Active Participation Covert / Overt

Active Participation
USSF Referee Instructor Course
United States Soccer Federation
Active Participation
Lesson Set
Picture the last referee recertification test that
you took. Did taking that test cause you to think,
to remember and/or increase your knowledge to
some degree?
It was not possible for you to passively sit and read
without some amount of active thought.
The test served as a tool to get you to actively
participate in the learning process.
Active Participation
Lesson Objectives
At the end of this lesson you will:
• Define Active Participation
• Name the two types of Active
• Indicate the type of Active
Participation from a list of examples
Active Participation
The engagement of the learner’s
mind with that which is to be
Active Participation
• A teaching strategy that improves an
instructor’s effectiveness
• Helps keep the mind of the learner on
the objective of the lesson
• Involves consistent relevant engagement
of all the students in the lesson and
the process of learning
Active Participation
Active Participation by the
learner increases ….
the rate (how quickly)
the degree (how well)
of the learning.
Active Participation
• I see … I forget
• I hear … I remember
• I do … I understand
Active Participation
What are some ways in which we
can engage the learner’s mind?
Active Participation
Responsibilities of the Instructor
• Engage the brain of the learner
• Create relevant learning activities
• Engage students consistently
throughout the lesson
• Involve all students
Active Participation
Two Types of Active Participation:
Covert - non-observable … unseen
participation by student is
Overt - observable …. measurable
you can see or hear if student
is participating
Active Participation
Covert participation
• Demands wait-time
Instructor cannot ask
students to think of
something without giving them
time to actually do it.
Active Participation
Covert participation
• Must be relevant to learner
Instructor cannot ask students to picture
something that they don’t know.
Ex. If students were asked to picture “the
hand of God” soccer play ,some would be able
to see it in their mind, the rest would have no
relevancy or understanding.
Active Participation
Covert participation
• Must increase learner’s level of concern
Students must feel that if they don’t
participate, they will suffer the
Active Participation
Covert participation
• Must be elicited by the teacher
Instructor has to ask the students
to think, to imagine, to picture, to
remember, etc. in order for them to
begin the process.
Active Participation
Overt participation
• No wait time needed
Immediate response can be
expected and measured. Instructor
can see which students are
Active Participation
Overt participation
• Must be relevant to the
Creates a level of concern
and students are more
inclined to be attentive.
Active Participation
Overt participation
• Elicited by the Instructor
Using words like show me, write, raise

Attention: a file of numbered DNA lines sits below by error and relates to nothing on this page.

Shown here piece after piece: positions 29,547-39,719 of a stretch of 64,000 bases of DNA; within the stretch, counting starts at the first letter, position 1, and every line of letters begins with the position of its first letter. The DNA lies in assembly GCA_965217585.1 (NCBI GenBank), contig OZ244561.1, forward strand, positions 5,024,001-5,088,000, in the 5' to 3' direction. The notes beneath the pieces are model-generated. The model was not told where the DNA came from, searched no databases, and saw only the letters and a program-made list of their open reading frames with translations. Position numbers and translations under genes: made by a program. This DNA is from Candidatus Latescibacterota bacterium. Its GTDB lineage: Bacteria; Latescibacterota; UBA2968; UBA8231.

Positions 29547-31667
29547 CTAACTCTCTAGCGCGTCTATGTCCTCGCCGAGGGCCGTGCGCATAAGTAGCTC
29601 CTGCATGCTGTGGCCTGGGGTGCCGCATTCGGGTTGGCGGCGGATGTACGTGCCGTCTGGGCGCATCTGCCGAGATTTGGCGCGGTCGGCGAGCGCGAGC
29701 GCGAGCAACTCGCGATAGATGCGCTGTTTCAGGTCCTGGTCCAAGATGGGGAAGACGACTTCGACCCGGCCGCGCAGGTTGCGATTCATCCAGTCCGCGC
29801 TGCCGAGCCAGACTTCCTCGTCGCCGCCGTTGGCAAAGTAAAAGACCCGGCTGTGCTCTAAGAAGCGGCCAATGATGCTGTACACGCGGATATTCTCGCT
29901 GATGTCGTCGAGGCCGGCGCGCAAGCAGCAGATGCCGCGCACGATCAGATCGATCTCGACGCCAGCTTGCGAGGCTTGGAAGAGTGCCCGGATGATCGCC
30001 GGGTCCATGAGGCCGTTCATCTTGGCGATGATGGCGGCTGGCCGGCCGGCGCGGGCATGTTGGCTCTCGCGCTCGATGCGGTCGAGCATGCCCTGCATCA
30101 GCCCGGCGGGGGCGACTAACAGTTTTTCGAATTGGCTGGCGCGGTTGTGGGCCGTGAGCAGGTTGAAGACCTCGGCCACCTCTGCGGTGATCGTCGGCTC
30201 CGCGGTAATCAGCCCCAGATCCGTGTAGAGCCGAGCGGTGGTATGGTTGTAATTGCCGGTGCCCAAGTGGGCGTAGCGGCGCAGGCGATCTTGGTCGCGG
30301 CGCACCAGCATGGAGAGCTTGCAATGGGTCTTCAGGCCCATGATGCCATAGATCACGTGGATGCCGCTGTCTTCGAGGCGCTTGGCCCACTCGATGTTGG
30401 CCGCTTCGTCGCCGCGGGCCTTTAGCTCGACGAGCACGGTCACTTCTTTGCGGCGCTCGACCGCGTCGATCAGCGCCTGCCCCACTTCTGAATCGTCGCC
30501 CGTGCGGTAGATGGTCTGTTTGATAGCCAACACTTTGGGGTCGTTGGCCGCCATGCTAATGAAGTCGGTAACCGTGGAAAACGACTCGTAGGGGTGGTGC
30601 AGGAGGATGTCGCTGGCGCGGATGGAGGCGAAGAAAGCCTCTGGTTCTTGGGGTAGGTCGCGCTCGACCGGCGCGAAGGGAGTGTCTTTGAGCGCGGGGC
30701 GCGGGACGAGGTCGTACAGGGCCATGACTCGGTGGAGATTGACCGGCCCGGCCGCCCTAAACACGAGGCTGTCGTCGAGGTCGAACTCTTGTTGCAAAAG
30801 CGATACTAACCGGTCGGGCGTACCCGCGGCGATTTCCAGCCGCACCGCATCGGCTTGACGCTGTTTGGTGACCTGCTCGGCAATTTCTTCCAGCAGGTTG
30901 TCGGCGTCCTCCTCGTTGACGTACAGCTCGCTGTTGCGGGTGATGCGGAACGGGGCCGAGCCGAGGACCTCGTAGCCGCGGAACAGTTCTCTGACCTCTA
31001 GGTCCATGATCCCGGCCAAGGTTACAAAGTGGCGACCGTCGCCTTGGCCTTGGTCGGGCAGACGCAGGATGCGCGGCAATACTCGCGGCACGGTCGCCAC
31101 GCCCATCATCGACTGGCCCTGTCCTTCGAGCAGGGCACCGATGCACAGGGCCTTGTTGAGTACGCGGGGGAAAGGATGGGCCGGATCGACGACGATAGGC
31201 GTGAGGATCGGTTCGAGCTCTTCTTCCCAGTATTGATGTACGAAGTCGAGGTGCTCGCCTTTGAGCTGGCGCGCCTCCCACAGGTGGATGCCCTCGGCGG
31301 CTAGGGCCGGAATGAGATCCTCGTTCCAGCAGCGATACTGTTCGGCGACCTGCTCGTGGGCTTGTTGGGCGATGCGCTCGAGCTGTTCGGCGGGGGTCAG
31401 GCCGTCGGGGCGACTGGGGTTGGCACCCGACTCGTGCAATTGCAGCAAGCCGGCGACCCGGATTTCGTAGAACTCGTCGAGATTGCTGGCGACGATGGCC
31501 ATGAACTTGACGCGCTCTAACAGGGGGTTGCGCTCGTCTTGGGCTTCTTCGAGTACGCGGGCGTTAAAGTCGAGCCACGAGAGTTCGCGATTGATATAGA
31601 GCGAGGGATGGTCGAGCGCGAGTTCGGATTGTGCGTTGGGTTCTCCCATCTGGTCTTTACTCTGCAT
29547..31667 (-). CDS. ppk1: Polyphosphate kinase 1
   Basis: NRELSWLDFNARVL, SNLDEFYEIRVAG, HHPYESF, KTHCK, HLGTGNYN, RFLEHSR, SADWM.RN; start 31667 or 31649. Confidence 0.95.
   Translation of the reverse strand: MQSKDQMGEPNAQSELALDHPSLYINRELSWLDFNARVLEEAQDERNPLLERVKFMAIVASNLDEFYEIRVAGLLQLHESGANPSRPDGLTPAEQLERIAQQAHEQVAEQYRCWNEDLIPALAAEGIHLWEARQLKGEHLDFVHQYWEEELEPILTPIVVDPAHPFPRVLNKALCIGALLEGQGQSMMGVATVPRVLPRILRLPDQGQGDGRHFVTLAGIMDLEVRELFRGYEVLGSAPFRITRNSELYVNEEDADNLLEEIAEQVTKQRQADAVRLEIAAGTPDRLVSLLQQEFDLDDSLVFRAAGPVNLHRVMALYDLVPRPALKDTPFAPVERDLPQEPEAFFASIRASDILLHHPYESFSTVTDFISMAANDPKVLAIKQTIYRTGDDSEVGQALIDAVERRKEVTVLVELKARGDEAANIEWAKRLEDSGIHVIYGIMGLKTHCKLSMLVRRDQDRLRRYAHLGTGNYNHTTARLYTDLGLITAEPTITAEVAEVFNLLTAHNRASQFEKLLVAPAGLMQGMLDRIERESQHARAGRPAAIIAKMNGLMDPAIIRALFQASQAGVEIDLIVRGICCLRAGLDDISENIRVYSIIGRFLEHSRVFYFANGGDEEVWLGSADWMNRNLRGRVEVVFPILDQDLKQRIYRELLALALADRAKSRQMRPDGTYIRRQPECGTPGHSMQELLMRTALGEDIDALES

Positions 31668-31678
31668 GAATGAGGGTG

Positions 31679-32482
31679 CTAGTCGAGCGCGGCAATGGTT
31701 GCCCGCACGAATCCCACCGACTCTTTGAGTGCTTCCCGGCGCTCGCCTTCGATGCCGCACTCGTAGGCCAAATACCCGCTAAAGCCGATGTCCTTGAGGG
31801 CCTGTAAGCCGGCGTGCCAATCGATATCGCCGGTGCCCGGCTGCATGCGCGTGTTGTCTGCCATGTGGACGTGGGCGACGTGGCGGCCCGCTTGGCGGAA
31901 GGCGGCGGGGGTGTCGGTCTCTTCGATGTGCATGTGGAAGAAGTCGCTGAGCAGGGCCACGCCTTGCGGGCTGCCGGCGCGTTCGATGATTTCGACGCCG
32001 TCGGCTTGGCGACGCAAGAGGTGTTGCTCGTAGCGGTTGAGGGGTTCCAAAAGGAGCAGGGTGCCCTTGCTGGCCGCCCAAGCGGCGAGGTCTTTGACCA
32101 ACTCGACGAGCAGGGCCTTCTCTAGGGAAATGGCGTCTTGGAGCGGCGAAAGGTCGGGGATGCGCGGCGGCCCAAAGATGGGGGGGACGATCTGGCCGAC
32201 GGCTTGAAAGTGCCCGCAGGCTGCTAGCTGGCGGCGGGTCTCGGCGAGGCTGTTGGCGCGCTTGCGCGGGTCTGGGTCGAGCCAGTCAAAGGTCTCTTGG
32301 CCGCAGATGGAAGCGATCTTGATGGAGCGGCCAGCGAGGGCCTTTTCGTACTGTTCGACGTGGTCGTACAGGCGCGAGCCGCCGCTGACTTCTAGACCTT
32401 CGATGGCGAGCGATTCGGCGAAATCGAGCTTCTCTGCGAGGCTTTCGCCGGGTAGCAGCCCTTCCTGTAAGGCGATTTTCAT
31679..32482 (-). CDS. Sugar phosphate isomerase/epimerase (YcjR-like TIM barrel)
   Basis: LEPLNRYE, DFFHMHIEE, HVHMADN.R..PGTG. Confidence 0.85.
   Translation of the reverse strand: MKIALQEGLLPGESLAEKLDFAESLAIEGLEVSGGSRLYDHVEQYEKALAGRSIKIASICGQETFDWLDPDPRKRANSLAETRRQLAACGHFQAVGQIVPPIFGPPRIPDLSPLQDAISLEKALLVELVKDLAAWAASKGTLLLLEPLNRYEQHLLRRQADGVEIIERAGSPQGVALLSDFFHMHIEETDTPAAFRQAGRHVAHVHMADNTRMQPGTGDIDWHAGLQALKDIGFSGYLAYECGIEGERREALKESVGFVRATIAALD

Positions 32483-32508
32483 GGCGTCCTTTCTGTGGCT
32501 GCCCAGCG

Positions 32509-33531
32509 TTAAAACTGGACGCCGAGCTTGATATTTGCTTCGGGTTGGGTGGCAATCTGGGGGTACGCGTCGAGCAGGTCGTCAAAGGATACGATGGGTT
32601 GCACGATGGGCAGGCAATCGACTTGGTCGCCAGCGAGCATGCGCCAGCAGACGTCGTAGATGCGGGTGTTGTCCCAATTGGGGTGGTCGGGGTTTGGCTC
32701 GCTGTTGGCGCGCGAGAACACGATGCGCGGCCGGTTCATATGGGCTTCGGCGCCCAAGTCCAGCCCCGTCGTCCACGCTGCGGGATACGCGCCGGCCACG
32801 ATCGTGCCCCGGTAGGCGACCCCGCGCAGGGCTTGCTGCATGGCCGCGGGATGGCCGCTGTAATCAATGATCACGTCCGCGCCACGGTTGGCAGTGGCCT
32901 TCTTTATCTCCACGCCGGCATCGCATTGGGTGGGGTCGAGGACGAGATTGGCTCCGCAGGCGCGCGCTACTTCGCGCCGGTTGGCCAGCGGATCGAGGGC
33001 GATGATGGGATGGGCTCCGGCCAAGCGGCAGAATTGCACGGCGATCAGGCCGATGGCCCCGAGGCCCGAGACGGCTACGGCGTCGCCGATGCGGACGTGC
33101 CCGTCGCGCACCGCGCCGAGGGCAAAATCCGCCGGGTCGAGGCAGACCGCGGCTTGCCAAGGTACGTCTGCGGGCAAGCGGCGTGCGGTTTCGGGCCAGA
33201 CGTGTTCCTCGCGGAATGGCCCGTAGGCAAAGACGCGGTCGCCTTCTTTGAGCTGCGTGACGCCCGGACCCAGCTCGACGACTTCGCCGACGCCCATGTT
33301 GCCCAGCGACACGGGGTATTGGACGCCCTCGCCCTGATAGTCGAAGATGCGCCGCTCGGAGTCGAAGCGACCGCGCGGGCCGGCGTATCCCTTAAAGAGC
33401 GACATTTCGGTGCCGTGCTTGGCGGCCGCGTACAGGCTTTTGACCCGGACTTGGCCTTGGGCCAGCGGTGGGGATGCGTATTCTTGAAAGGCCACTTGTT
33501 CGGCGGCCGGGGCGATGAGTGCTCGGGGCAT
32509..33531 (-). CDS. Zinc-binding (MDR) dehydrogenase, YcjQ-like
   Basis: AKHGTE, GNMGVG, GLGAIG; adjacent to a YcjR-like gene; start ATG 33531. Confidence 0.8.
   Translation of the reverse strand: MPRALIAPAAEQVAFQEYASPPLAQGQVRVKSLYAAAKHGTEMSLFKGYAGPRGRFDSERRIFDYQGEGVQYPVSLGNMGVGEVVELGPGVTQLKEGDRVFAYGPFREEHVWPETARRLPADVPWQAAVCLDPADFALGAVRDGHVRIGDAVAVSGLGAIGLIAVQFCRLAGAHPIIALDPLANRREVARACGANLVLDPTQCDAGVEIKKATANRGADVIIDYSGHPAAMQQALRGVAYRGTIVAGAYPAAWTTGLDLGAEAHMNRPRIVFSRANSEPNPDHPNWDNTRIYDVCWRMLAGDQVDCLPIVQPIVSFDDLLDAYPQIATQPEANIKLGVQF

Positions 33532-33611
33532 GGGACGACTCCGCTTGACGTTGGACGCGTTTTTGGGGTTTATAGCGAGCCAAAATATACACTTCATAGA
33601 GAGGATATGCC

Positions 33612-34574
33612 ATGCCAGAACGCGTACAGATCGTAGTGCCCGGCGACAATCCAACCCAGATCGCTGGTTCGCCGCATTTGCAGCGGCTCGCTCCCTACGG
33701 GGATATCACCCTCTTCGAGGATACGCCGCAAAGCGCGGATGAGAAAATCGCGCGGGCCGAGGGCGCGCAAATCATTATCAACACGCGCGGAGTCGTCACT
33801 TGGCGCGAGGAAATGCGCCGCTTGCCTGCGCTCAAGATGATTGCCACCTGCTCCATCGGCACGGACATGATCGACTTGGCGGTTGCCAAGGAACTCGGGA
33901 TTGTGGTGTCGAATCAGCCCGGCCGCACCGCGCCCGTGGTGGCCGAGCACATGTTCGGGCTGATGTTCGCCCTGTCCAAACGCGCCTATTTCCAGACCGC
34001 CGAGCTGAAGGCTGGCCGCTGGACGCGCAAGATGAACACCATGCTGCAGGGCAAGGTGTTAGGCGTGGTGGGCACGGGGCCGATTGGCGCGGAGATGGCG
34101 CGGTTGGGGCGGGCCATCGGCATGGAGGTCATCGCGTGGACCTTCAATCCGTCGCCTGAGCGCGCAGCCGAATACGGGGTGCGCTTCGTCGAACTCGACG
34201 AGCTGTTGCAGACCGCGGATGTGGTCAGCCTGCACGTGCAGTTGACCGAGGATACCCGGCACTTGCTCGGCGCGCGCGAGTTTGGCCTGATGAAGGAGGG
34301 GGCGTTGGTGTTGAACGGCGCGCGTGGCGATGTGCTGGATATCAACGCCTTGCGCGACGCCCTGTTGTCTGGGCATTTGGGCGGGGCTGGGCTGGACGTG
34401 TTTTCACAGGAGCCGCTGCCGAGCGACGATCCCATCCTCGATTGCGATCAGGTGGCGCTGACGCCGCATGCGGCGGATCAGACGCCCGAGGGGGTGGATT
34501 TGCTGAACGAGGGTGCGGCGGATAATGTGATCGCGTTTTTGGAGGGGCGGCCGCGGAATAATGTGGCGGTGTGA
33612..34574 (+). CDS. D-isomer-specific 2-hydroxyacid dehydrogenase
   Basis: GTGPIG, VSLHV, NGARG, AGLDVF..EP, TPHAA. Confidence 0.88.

your hand, tell your neighbor, stand
Need not always be an individual response
… group response just as effective.
Active Participation
Covert / Overt
The use of COVERT and OVERT together
holds the student responsible and
accountable for their covert actions …. and
increases the quality of their overt
Direction is given for a covert activity …
allows thinking time … followed by the
instructor directing the overt activity.
Active Participation
Active participation is the number
one way to help with discipline and
behavior management.
If students think you’re going to call on
them for an answer, they will concentrate
on your question rather than pursuing
other activities.
Active Participation
Actions that promote Active Participation
• Get in the habit of calling on all students rather
than “volunteers” who raise their hands.
• “Everyone write down …”
• “Think of the last time …”
• “Show … the direction of the throw-in”
• “Hold up your hand”
• “Discuss in your group”
• Monitor the students for appropriate responses
Active Participation
Actions that hinder Active Participation
Straight lecture …. boring
Calling on the same people
Calling students in order
Sending one person to the board
Calling out a student by name prior to asking a
question …. lets everyone else off the hook.
• Saying “who can tell us?
• Answering your own question … not leaving
some wait time
Active Participation
Lesson Assignments
Write out the following and bring to the in-class
• A definition of Active Participation in your own words.
• List the two types of Active Participation with a
specific example of each.
• Indicate the type of Active Participation for each of
the 10 directions stated in the “Type of Behavior Quiz”
shown on the following slide.
Active Participation
Type of Behavior Quiz
1.____ jot down the answers in your notebook …
2.____ summarize to yourself …
3.____ make a mental list ….
4.____ give some thought to …
5.____ hold up your pencil …
6.____ discuss in your group …
7.____ show me two fingers …
8.____ draw a picture in your mind …
9.____ think of another example …
10.____ whisper to your neighbor …
Active Participation
USSF Referee Instructor Course
United States Soccer Federation

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